Montreal has a reputation for its streets of high-end shopping and a stylish population not known for shying away from making a statement, but its designers are still flocking to the nation’s capital for one thing: Ottawa Fashion Week.
Sure, it’s smaller, more sedate and a blip on the fashion world’s radar, but according to several Québécois designers, those are the exact reasons they want to strut their stuff at the Ottawa Convention Centre Feb. 8 to Feb. 10.
“I like Ottawa because they want everything to be perfect, even backstage,” says Helmer Joseph, a Haitian-born, Montreal-based designer. “I like it also because they make Fashion Week better by having the (UNICEF) fundraiser on Sunday, and it’s very important to give back.”
What’s more, as with other designers such as Rachel Sin who began her career here and has moved on to bigger markets, Ottawa’s more intimate crowd is the perfect launching pad for bigger things.
“We thought about doingMontreal Fashion Week this year, but for our first fashion show, we thought we’d get our experience here,” explains Maude Fournier, spokeswoman for SEFANI. “This is where you come for experience.”
Here are four designers making the French connection.
Y!D.N.A by Andy Nguyen
Returning to Ottawa Fashion Week for a third time, Nguyen, 22, has brought high drama and flair to every collection he’s staged. If last season’s astonishing parade of models accompanied by black underwear-clad, umbrella-toting, glitter-flinging men is anything to go by, his current collection, Time Traveller, should be eye-popping.
“I’m trying to re-create a vision of a moment in my life,” he says of his approach to this season. “I went to New York City last March and at the same time, this person I loved in the past was also there. I was walking and wished I could cross his path, that fate would bring us together. It’s a small feeling, a yearning, because love doesn’t happen every day for me. So that’s the perfect message for representing New York in this collection.”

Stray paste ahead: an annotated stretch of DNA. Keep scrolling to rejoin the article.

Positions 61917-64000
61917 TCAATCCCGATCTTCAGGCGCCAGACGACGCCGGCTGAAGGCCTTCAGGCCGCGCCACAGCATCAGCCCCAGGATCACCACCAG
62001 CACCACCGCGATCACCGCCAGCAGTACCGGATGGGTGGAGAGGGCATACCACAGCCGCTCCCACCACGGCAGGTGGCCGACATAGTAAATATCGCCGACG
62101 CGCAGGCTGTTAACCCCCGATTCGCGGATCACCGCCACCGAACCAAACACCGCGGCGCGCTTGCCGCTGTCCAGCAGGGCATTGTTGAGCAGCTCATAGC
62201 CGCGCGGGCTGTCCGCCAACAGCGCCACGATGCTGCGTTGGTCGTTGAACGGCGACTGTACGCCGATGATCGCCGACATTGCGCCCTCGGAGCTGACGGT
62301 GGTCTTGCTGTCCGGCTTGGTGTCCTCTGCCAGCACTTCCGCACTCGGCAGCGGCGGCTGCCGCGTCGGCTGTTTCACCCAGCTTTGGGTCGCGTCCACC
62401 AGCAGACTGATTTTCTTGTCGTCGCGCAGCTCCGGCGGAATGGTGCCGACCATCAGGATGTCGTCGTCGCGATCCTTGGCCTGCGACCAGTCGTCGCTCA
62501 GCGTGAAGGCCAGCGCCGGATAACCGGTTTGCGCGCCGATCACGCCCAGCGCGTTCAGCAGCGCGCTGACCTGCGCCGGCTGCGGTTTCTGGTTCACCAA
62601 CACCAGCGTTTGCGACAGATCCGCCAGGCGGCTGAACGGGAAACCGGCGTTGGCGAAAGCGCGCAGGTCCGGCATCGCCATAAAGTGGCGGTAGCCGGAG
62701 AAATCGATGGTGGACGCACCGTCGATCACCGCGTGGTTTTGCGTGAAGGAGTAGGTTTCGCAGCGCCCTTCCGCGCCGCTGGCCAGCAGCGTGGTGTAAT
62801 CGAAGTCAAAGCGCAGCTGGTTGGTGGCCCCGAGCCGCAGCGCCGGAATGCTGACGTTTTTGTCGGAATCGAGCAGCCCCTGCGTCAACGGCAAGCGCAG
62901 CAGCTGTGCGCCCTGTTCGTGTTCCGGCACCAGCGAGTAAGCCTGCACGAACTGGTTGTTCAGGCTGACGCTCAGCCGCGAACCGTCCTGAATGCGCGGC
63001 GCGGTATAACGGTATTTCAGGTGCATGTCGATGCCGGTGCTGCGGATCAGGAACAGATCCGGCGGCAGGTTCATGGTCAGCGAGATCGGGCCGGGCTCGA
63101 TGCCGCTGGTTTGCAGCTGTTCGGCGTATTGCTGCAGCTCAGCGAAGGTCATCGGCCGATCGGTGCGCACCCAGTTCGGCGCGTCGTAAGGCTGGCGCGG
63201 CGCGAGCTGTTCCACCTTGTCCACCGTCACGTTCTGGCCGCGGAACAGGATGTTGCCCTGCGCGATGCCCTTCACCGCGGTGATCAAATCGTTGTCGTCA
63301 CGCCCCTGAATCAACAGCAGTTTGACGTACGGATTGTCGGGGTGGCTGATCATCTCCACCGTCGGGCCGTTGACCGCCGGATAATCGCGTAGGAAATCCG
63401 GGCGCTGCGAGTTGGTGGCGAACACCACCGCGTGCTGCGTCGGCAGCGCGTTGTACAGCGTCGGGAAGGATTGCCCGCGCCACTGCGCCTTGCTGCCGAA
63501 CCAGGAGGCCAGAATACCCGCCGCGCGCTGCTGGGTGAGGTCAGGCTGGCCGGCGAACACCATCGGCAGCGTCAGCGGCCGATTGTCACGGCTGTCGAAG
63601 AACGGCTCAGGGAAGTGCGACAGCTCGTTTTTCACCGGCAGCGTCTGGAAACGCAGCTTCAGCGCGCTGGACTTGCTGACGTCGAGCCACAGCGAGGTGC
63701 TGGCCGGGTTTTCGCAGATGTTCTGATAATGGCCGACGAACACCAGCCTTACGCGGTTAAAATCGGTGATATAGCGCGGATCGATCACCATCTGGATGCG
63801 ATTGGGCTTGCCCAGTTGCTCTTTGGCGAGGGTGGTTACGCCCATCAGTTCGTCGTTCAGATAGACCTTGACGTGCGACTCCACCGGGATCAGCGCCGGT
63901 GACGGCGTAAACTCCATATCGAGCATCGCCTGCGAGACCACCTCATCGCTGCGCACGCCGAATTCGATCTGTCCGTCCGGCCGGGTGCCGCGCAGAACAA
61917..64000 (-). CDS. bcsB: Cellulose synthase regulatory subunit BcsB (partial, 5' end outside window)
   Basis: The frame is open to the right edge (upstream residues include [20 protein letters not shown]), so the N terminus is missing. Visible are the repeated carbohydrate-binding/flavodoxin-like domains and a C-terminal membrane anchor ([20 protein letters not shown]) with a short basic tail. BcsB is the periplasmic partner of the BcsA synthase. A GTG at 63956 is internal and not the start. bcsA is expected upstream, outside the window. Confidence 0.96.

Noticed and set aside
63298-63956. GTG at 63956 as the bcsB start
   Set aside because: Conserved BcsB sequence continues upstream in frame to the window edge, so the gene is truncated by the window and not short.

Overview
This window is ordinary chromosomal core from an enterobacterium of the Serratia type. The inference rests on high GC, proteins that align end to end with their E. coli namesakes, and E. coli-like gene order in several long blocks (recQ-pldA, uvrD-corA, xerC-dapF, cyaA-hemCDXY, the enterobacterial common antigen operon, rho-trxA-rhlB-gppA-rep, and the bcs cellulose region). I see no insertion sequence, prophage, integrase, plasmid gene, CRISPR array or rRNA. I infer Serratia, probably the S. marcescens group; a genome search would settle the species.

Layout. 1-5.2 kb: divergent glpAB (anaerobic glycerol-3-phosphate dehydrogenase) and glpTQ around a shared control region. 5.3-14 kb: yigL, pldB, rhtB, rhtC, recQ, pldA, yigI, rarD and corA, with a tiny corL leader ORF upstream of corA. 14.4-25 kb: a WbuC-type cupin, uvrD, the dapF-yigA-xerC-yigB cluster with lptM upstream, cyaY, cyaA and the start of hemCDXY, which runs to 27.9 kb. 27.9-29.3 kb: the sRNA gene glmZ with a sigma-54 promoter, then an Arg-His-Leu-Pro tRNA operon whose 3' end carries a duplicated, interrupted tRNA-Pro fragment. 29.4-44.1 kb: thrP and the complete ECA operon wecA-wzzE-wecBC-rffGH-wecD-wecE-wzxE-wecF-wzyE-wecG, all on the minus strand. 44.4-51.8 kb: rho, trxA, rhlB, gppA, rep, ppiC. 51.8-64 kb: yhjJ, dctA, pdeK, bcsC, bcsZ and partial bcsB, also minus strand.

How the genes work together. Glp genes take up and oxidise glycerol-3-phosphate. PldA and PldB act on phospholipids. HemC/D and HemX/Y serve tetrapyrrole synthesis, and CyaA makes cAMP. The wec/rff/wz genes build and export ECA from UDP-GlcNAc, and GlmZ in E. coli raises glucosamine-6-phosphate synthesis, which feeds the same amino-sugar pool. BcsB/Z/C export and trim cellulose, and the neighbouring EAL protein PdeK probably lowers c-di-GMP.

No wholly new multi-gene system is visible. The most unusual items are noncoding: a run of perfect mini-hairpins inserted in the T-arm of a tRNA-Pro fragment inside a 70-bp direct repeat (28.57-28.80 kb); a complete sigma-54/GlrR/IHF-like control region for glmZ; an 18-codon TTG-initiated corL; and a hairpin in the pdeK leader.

But it nearly didn’t happen for Nguyen, who lost his job as a denim designer at Buffalo a month after his last collection in Ottawa. Out of work and living at home, he recently found a backer in a friend, Vincent Kuach. As a result, Nguyen has made the leap from purely theoretical collections aimed at filling his portfolio to a commercial presence. For the first time, Y!D.N.A pieces will be available for purchase online.
MUSE par Christian Chenail
“My inspiration is the Bond Girl … just not the one from the last movie,” laughs Chenail, 50, a former architect who has been fashion designing in Montreal since 1989. “My favourite Bond Girl was Diana Rigg and that streamlined silhouette, very lean, very pure and architectural, sexy in shape, but no wild décolleté.”
Featuring more jackets and a range of rich hues such as royal blue, deep burgundy, black and charcoal, Chenail’s collection for Fall/Winter 2013 is based around often oversized houndstooth patterns contrasted with a more pared down esthetic, he says.
“I’m tired of the exhibition on the runway of big sleeves and bows. It’s not that I think it’s ugly, but it’s not very wearable. I’ve done peplums for two or three seasons and I’m done with that. I like designers with less ego, but more sensibility toward women. St. Laurent would be one. It wasn’t like ‘this is my ego creation.’ It’s doing something again and again and again until you have this perfect little suit. That, I love,” Chenail says.
Sefani by Stefanie Gagnon
Since launching her brand three years ago, Gagnon, 24, has consistently delivered chic, comfortable little jackets that transition well from home to work. Trained at both Montreal’s Lasalle College and the Superior Fashion School of Montreal, she brings together comfortable double knits and merino wool with structured blazers that range from $120 to $200.
Having struggled to establish her name in the deeply competitive Montreal design scene, she will now be distributed across Canada and the United States, in the hopes of becoming a success back home, says her spokesperson, Maude Fournier.
“This year, we’re expecting the brand to take off. So we’re coming to Ottawa to do that; it’s close, has the same vibe and the people are more open to Montreal designers. It’s very competitive here, but before they’ll stop and look at you, you have to have a name already. We could do this same collection inBoston and Montrealers would buy it, but if we say it’s fromMontreal, you have to have made a name for yourself somewhere else to get noticed. So that’s our plan.”
Helmer by Helmer Joseph
Known for his amazing craftsmanship and attention to detail (read “perfectionist”), Helmer will this season reunite with renowned Quebec glass artist Jean-Marie Giguère. Two years ago, the duo staged a show-stopper when they designed a glass wind-chime dress that tinkled and jangled as the model slowly moved down the catwalk. This year, says Helmer, Giguère has designed four glass masks for models to wear with what he says will be predominantly brown, beige and black prêt-a-porter and evening wear designs.
“I worked in Paris for years and in haute couture, you have several artists working with you. I like to work with other designers, to collaborate, so I am working with Jean-Marie. For fashion designers, it’s better to take a risk, to use some detail, some length of skirt or the décolletage. I have a lot of corsets in this collection; it’s very sexy, feminine and young.”